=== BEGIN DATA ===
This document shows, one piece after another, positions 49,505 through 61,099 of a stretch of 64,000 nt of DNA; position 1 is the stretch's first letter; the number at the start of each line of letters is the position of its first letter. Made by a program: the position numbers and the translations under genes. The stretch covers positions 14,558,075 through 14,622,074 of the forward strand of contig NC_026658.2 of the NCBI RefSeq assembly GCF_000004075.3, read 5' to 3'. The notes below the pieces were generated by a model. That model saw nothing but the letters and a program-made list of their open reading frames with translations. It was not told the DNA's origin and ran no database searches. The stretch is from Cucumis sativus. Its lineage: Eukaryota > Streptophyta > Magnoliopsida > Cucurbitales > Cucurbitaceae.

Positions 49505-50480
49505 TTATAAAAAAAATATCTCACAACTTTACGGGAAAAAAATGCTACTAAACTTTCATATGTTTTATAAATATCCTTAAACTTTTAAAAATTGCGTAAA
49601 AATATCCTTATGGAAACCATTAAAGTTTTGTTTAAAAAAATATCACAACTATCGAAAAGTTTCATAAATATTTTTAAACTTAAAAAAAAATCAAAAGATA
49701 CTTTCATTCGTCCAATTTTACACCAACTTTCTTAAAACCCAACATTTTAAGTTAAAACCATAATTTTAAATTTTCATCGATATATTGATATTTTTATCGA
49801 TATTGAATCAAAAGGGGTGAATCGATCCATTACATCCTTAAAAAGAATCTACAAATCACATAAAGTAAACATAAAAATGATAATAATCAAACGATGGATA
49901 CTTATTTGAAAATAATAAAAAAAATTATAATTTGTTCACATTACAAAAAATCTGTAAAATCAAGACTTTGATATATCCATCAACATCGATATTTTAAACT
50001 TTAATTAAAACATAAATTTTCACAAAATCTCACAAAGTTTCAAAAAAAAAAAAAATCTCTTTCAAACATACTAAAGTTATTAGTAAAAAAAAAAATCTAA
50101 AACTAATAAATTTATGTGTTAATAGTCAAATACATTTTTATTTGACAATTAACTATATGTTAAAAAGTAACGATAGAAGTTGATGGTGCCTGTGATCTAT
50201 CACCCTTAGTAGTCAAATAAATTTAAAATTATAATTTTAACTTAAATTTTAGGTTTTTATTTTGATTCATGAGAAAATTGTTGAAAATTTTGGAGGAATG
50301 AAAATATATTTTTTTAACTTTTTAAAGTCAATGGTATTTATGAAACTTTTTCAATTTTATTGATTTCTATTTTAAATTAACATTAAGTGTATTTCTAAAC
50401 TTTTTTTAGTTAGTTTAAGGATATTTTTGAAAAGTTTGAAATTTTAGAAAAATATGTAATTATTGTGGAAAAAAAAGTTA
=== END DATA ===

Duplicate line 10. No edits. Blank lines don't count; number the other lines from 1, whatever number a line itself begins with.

50201 CACCCTTAGTAGTCAAATAAATTTAAAATTATAATTTTAACTTAAATTTTAGGTTTTTATTTTGATTCATGAGAAAATTGTTGAAAATTTTGGAGGAATG